TK – Seeing what Ange Postecoglou did in the games against Syria, from the first to the second leg he made plenty of changes to the starting line-up. Are you expecting something similar?

    JI – It was even the same between the Japan and Thailand games; you got a squad of players. It’s good to know you can use and trust a number of those players and it’s good to know you can trust and use a number of players and that’s not a coincidence, it’s something we have built over the last year or two.

    It’s not 11 players in this squad, it’s 30 and we got a number of players that a capable of stepping in and doing a job because the travel and games are going to extremely tough. Everyone’s going to be required in one sense or another.

    TK – Jackson, you’re 24, is it pretty surreal you when you see someone like Tim Cahill continue to produce at 37, is it surreal playing with him now?

    JI – It’s pretty crazy. It’s one of those things, the first time a younger player comes into the squad you do get a little starry-eyed, I was at that game against Uruguay when we qualified for our first World Cup in 32 years, I was 12, now I’m on the pitch with Tim Cahill 12 years later playing alongside him.

    Tim Cahill happy

    (Photo by Matt King/Getty Images)

    The man’s incredible, the condition he keeps himself in, he’s an absolute model professional and to see him play 120 minutes and score two goals at international level at 37. He’s still the one that teams fear and the name teams won’t want coming out against them.

    He’s vital to have among the squad in terms of experience, that character and charisma he brings among all the players.

    TK – What about Mile Jedinak, his been missing for a while and his been captain for such a long time, what does it mean to have him back in the fold?

    JI – It will be huge as well. Mile is a natural leader and he is the leader of the group. It’s not just his presence off the field but on it.

    When you see him out there with you, he’s such a big guy, he’s very vocal, he’s the first Australian to lift a major trophy and he’s going to be vital.

    TK – Given his qualities in the defensive mould, seeing we are still struggling with the 3-4-3 system and conceding goals, do you think his a big plus to cover the back three as well?

    JI – Yeah in a sense, to be honest, you say we have been struggling. It’s more individual mistakes that led to the goals we have conceding and some decisions that have not gone our way.

    I think structurally not much as gone wrong. Any experience with the players coming in will help contribute and I’m sure Mile will play a big part in the next two games.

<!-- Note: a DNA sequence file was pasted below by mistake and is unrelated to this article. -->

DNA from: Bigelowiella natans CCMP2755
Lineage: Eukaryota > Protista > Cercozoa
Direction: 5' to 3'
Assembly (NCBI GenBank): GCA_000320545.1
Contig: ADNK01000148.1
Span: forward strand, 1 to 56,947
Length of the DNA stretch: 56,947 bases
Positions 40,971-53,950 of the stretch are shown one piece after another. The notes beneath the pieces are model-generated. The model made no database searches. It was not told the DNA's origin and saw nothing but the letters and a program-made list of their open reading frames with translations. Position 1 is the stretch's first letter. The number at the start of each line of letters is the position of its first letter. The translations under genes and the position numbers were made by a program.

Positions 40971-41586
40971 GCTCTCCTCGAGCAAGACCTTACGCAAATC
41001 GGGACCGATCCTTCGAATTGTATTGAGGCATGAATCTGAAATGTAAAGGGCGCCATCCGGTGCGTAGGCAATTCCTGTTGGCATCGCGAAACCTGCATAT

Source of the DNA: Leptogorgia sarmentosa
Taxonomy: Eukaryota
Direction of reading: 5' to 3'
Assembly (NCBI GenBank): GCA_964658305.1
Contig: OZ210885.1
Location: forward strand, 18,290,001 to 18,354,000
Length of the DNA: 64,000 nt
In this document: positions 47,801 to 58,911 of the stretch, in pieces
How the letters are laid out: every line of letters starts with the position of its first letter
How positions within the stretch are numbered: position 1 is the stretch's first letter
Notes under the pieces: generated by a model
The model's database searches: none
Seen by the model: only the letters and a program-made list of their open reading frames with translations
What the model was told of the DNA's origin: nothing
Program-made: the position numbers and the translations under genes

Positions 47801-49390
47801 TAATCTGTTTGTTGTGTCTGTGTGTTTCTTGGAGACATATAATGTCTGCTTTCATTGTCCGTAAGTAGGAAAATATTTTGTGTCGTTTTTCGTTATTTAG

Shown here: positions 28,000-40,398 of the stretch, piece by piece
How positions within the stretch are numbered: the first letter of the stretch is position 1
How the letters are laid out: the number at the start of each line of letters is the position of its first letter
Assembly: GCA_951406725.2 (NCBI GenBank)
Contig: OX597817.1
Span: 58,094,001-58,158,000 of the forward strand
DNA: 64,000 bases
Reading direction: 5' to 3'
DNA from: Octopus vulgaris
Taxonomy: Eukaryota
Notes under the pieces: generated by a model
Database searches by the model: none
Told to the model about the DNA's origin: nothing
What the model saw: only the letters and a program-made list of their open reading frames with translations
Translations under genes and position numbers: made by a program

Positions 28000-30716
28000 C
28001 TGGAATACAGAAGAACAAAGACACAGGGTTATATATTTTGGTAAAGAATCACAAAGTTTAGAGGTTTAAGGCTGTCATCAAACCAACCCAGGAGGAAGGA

TK – Is the World Cup the pinnacle for a footballer?

    JI – Definitely at an international level. It’s something you dream about as a kid. I was fortunate enough to be in Germany at 13, I went to the Japan and Brazil games, watching Australia play.

    It’s part of the reason to try and make it as a player. To play at that level and test yourself in the biggest stage in the world is so exciting and we are going to give our absolute all to make sure we book our spot for a fourth consecutive World Cup.

    TK – Jackson, what is the biggest thing about playing international football – is it pride or not just playing and being paid?

    JI – Yeah that all means nothing when you’re out there and put on your shirt, playing in front of your family, friends and country.

    It’s the most rewarding thing; you never expect to be chosen in the squad so you have to cherish it. You’re not sure how many chances you will get to represent and do what you wanted to do since you were a kid.

    TK – With the news that Ange Postecoglou might be leaving before the World Cup where did you hear about it?

    JI – Just the same as everyone else, it made its way into the media and has become a hot topic of conversation. We are more concentrating on the football side of things and the things that we can control, what happens after this will happen, we have to concentrate on the immediate, he’s still very much the boss and will be with us for these two games.

    We have to look at the short term over the next ten days and whatever happens in the future will take care of itself.